The Church has released the findings of an independent review into its handling of the abuse.
The review, titled 'An Abuse of Faith' was launched after Ball was sentenced in 2015 to 32 months' in prison after admitting the abuse of 18 children between 1977 and 1992.
He was released from prison earlier this year having served half his sentence.
The review by Dame Moira Gibb found the Church failed to respond appropriately while the Archbishop of Canterbury at the time, Lord Carey, didn't listen to survivors of abuse.
In her foreword, Dame Moira said: "This report considers the serious sexual wrongdoing of Peter Ball, a bishop of the Church of England who abused many boys and men over a period of twenty years or more.
"That is shocking in itself but is compounded by the failure of the Church to respond appropriately to his misconduct, again over a period of many years.
"Ball's priority was to protect and promote himself and he maligned the abused. The Church colluded with that rather than seeking to help those he had harmed, or assuring itself of the safety of others."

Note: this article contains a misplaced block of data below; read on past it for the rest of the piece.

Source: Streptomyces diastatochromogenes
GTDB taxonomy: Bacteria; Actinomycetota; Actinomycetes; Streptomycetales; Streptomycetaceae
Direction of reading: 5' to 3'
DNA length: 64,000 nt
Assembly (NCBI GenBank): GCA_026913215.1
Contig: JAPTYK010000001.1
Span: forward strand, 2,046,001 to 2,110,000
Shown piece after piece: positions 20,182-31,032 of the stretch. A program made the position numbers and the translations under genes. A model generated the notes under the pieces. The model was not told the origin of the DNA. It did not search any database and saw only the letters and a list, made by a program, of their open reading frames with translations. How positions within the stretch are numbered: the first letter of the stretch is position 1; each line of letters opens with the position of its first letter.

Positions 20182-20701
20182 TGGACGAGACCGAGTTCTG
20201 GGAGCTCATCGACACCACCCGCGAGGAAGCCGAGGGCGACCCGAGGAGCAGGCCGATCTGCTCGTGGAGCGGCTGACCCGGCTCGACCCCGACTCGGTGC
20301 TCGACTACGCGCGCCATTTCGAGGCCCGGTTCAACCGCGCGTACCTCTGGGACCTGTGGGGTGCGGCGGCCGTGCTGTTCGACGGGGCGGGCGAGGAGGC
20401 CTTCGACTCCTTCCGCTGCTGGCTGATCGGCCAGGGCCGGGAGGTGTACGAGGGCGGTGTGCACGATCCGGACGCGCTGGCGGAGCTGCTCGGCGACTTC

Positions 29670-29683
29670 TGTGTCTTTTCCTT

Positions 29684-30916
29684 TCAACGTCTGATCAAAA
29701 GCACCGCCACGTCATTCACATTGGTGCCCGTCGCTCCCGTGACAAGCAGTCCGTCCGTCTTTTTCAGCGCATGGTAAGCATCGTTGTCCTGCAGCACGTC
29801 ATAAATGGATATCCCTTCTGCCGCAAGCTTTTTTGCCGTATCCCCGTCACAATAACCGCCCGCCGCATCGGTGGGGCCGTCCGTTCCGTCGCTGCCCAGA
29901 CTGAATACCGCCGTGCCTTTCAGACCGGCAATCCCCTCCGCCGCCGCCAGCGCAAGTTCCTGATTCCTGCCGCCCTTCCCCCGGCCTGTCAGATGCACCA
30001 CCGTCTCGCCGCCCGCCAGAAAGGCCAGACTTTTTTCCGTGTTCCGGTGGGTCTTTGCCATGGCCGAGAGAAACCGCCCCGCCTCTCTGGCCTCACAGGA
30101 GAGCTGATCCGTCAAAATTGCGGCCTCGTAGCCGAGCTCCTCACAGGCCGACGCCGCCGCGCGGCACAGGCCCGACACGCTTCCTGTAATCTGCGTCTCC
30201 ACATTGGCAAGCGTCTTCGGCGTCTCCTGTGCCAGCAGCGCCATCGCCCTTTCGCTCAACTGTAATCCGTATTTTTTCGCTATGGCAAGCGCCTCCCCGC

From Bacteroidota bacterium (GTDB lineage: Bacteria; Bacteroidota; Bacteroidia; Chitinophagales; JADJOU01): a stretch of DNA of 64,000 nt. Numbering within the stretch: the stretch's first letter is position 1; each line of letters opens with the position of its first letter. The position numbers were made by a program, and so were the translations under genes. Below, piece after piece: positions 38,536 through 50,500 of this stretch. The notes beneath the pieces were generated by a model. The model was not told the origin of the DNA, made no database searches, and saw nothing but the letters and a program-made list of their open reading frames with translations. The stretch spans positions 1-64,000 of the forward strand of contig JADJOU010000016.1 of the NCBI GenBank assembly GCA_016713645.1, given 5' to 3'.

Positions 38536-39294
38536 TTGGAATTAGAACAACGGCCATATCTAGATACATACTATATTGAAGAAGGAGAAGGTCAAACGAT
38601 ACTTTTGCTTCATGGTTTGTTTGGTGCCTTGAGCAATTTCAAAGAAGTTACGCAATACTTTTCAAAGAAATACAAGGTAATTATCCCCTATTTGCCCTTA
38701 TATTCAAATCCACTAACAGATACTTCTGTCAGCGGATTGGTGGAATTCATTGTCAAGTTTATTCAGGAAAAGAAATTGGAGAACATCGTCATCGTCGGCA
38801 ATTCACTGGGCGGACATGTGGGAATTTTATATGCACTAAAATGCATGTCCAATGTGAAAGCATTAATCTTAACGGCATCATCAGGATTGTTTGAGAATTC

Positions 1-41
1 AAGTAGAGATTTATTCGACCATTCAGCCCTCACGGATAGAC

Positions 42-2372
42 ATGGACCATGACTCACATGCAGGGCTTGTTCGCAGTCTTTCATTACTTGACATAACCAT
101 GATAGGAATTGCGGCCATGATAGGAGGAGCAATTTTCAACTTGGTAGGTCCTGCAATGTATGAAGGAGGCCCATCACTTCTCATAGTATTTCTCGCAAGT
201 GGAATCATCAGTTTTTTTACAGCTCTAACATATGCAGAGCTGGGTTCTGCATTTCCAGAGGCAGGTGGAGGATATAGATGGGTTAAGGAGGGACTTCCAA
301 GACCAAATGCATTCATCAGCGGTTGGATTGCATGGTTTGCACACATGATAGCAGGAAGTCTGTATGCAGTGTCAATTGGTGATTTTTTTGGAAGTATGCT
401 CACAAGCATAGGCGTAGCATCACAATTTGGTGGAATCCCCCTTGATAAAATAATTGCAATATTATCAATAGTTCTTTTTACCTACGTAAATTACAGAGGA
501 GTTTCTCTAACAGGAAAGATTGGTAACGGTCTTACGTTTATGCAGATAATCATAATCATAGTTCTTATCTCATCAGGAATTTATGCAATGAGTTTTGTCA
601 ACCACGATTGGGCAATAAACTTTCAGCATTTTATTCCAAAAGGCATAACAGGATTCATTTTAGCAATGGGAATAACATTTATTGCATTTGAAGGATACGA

She also told Premier: "He was appearing outwardly as a good and holy man while actively harming others. He abused the faith the people were rightly entitled to have in him as a bishop, and more importantly he abused the faith of those who sought spiritual guidance from him and instead found hurt, deceit and manipulation."
Responding to the review, Justin Welby said: "Abuse of Faith makes harrowing reading: the Church colluded and concealed rather than seeking to help those who were brave enough to come forward.
"This is inexcusable and shocking behaviour and although Dame Moira notes that most of the events took place many years ago, and does not think that the Church now would conduct itself in the ways described we can never be complacent, we must learn lessons."
Lead Safeguarding Bishop Bishop Peter Hancock said there was absolutely no excuse for the church's response and it's brought humility to the church.
He added that the church failed the survivors and called the content of the reports 'disturbing.'
He told Premier: "We did too little too late and what we sought to do was lamentable.
"There were huge mistakes and errors made across the Church. So it is a time as a church we have to be very clear and say those that were vulnerable, those who came to us for help, were not given the help they should have had."
Lord Carey has also apologised for his actions. In a statement, he said: "'An Abuse of Faith' makes deeply uncomfortable reading.
"I welcome the recommendations of the report and I accept the criticisms made of me."
The report has eleven recommendations for the Church including getting the right support in place for survivors, the leadership of bishops, strengthening guidance, reviewing the Archbishops' Lists and the effectiveness of disciplinary measures with regards to safeguarding related cases.